But M. Giant’s law is different. I think that’s because it’s not a function of just this universe, but countless others. Think about it. A portal opens to another plane of existence, and your tape measure drops through it. You search everywhere for the tape measure, realize you need a new one, and pick one up at the hardware store. The alternate dimension senses this event, and burps your old tape measure right back on to your workbench. This kind of efficiency would not be possible if the various universes were not working smoothly in concert with one another.
Interestingly, the value or importance of the temporarily missing item is directly proportional to the time it stays missing after its replacement is in place. I bought a new pack of guitar picks this weekend and the missing ones turned up that very day. On the other hand, my W-2 forms from last year are still AWOL, months after I got new copies at some inconvenience. I don’t know what’s behind that. Maybe it’s something to do with conservation of matter. Or maybe it’s the cosmos’s way of not making you feel too stupid about having two BMW Z3’s because you “forgot where you parked” the first one.
Trash didn’t buy into this theory for a while, because she’s smart and organized and has this mutant ability to know exactly where she put everything she’s ever picked up in her life. Sadly, she didn’t have to buy into it; she married into it. I explained it to her several times, but she didn’t believe me until she lost her glasses one April, squinted throughout the summer, gave in and bought new glasses in September, and found her old glasses in the pocket of a jacket she only wore in April and September. She’s been a believer ever since.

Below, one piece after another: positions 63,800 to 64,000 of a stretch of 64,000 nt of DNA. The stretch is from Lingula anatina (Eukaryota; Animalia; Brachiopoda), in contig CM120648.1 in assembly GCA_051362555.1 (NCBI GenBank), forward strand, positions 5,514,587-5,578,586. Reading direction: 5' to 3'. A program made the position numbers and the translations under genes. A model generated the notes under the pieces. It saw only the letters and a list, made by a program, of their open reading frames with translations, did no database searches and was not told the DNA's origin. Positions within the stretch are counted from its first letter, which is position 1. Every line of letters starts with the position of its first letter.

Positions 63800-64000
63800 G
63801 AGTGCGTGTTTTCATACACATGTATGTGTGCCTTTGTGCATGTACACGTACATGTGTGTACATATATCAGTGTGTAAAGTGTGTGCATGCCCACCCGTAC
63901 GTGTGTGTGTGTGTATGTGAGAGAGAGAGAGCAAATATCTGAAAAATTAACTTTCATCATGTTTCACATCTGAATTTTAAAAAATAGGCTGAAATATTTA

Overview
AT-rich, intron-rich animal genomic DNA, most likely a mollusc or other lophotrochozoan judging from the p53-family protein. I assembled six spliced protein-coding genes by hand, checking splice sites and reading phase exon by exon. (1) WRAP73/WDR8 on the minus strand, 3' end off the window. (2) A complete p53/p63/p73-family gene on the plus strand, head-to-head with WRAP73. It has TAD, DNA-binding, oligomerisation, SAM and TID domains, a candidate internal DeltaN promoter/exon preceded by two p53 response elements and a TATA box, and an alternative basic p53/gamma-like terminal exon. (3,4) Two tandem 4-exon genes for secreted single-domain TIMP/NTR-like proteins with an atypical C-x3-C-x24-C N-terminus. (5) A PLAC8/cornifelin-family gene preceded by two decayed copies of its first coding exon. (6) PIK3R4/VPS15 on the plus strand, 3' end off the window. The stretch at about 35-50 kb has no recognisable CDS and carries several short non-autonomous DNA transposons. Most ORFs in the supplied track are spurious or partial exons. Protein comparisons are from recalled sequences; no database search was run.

It is possible to use M. Giant’s law to your advantage. It works best when the missing item is something non-perishable. For instance, it may seem easier to buy a new box of eggs than go in after the one that just rolled into the tesseract behind the refrigerator, but trust me when I say that the retrieval is worth the effort. And you can’t give up looking for something right away, like a babysitter playing Hide & Seek. M. Giant’s law doesn’t come into effect unless the item has entered a state I call “good and lost.” Good and lost only happens when you’ve looked every reasonable place that something could possibly be, and then some more places. When you’re utterly flummoxed, when you honestly can’t understand where your objective has gotten to, when you’ve gotten to the point where you’re sifting through the catbox for the remote control or looking in the freezer for the tent stakes, then and only then will the universes decide that you’ve had enough. And they’ll still make you get a new one.
But listen, just because figuring this out has made my life easier, that doesn’t mean it’s a foolproof way of finding, say, that extra sock or that one pen that writes really nicely. Don’t just run out and buy copies of everything you’ve lost track of, expecting to keep the receipts and return them when the original turns up. M. Giant’s law will not be taunted in such a way. What do you think is going to happen to the receipts, smart guy? posted by M. Giant 3:18 PM 0 comments